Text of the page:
Responding to questions from the audience on whether DeFi and emerging institutions should involve regulators in the process of innovation, Aguda said engagement between law enforcement agencies and industry players is vital to the success of an app or a service. He added that tech companies should practice responsible innovation as well.

“It (innovation) has to be arched into the regulators; otherwise, you know, you wouldn’t want to violate anything,” he noted, adding that collaborating with regulators enforces trust and becomes easier to introduce services to the market.

“The more they become digitally oriented, the easier it gets,” Aguda said, pointing out the need to let regulators get a good grasp of the industry.

For Madrid, emerging technologies should strike a balance between compliance and remaining progressive.

“At the end of the day, it’s actually making sure that you offer a financial product to the customer that they can trust. That they can trust again tomorrow, and they can trust again 10 years from now or years from now.”

Fearless forecast

Both panels agreed that issues plaguing the digital assets and DeFi industry would, at some point in time, be put to rest, and the struggling sectors would live on.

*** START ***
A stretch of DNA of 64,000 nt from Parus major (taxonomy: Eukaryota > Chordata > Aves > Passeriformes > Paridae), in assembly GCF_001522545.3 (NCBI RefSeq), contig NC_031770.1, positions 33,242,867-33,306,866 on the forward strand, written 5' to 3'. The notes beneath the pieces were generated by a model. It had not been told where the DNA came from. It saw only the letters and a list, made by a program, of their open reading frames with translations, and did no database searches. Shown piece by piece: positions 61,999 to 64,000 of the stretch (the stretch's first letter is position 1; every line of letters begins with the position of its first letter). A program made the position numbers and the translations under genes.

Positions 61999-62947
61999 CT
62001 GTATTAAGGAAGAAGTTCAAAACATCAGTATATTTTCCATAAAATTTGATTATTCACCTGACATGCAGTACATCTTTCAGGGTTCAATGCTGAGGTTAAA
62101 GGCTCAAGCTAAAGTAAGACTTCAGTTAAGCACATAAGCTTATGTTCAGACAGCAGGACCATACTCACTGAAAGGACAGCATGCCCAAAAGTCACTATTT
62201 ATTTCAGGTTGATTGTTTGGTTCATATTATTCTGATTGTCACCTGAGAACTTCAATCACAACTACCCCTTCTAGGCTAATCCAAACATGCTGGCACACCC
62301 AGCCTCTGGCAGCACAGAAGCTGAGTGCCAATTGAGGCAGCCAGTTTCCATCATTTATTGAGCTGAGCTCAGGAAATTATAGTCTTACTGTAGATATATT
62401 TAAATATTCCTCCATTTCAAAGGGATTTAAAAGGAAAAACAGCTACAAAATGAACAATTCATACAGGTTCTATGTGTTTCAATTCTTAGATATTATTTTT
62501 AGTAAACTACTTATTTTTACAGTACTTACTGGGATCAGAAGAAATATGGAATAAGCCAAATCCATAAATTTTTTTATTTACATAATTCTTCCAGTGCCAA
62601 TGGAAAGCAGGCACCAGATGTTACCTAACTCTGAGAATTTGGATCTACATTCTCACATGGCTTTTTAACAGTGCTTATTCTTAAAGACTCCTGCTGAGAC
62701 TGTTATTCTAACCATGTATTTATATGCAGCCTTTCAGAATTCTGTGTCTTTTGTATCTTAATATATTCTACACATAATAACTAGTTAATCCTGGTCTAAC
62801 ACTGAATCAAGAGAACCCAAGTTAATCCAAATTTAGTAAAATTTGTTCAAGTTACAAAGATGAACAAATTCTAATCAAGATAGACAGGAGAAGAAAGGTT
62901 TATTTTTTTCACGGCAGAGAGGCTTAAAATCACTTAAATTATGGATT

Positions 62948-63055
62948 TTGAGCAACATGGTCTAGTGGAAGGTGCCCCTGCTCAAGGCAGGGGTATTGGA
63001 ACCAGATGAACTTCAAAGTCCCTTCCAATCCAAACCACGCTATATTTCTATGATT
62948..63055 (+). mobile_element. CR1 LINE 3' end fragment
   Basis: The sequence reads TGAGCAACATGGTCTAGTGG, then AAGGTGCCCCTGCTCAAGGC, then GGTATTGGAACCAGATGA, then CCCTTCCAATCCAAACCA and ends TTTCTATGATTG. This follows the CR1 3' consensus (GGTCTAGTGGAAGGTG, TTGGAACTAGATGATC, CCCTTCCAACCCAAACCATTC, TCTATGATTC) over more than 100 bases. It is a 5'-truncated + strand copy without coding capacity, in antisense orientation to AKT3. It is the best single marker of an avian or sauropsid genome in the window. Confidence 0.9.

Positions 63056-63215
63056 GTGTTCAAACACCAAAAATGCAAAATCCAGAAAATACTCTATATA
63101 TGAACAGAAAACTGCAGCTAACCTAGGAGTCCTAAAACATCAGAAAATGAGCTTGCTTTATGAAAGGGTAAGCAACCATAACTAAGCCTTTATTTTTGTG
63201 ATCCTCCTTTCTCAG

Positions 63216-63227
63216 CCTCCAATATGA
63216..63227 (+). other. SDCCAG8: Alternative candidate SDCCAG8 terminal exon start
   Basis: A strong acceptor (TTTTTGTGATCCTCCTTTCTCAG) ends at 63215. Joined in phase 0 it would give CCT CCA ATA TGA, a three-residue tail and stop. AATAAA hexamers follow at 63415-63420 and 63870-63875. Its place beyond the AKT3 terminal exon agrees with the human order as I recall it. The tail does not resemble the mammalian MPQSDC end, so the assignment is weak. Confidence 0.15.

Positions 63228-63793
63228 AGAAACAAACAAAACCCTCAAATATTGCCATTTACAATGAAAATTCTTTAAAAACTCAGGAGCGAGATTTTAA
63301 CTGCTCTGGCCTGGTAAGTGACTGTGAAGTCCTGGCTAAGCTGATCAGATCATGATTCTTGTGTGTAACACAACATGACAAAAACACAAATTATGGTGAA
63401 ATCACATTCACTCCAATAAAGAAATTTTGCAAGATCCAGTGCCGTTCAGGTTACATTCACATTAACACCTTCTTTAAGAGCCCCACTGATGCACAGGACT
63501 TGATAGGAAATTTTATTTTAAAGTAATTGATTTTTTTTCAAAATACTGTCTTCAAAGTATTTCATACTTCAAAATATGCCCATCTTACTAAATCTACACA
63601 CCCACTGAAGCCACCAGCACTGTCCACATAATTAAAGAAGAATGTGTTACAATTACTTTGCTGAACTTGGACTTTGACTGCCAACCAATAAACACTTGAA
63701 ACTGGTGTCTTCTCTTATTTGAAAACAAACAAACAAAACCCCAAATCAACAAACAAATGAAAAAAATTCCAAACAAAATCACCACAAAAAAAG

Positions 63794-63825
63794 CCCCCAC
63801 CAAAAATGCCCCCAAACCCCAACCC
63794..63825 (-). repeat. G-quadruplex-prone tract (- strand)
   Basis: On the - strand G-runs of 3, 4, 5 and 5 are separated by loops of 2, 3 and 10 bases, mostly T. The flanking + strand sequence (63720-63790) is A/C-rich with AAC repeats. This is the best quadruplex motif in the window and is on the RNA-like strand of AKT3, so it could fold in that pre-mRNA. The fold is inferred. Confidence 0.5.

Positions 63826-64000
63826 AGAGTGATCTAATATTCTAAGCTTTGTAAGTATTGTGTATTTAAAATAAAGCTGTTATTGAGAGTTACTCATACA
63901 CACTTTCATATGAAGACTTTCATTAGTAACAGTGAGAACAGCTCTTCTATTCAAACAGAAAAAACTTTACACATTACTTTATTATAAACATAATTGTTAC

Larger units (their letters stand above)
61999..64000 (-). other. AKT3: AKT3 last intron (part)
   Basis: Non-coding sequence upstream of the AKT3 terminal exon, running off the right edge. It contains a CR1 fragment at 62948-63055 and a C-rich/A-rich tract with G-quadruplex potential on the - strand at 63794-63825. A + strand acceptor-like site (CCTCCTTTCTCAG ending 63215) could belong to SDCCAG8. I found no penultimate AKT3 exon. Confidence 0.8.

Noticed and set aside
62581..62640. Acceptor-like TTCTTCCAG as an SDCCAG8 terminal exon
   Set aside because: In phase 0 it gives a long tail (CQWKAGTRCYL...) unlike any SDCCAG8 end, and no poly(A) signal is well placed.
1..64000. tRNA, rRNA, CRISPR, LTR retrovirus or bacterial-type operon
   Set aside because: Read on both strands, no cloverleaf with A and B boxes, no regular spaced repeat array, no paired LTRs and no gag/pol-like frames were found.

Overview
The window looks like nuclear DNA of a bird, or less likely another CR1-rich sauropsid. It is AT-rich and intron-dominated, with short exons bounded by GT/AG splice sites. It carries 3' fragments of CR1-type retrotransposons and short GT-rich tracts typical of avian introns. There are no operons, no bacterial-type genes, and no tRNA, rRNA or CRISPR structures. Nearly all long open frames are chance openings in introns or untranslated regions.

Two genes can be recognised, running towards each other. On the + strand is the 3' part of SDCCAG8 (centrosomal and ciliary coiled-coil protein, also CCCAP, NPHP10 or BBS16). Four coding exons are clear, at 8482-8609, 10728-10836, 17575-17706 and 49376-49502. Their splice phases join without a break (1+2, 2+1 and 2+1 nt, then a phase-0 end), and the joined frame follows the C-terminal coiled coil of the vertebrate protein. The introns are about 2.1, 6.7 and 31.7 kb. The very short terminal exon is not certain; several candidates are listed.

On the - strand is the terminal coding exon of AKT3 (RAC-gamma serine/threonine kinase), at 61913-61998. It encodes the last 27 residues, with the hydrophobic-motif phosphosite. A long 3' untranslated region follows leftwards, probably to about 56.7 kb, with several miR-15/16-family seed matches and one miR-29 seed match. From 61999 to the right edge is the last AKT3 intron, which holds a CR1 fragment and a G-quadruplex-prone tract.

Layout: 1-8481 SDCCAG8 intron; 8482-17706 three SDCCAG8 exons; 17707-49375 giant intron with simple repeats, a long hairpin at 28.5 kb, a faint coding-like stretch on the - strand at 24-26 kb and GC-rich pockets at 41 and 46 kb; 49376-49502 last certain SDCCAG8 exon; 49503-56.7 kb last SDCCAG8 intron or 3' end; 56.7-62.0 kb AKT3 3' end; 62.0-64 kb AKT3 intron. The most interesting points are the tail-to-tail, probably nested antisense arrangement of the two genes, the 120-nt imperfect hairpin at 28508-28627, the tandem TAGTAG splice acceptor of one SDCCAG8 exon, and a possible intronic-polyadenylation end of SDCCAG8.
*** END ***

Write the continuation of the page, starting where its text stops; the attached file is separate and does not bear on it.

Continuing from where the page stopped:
Moderators Gorriceta and Tiongson then proceeded to ask the future of the two industries, with Gaba saying that, for the digital asset sector, the next two years will test its resiliency as there will likely be far fewer exchanges because of three things—regulatory requirements, tough capital market, and the slowing down of exchange activities.

Gaba added that there is a huge chance that there will be fewer players in the space—a prediction he said would benefit the industry as this would minimize failures in the sector.

Villarante, for his part, believes BTC will remain the top ‘crypto’ in the market, while there will likely be a blockchain or Web3 version of popular platforms like Facebook.

In the DeFi space, Madrid visualizes a more efficient mode of digital transaction with the help of blockchain technology, which will be people’s core foundation of trust when it comes to innovation. Building on this answer, Guo pictured seamless cross-border travel in the next three years as more people make use of digital wallets.

To cap it off, panelists once again urged local industry players to collaborate with the national government and regulators in capitalizing on the unique asset and DeFi market of the Philippines.

Watch: Dito CME’s Donald Lim on CoinGeek Backstage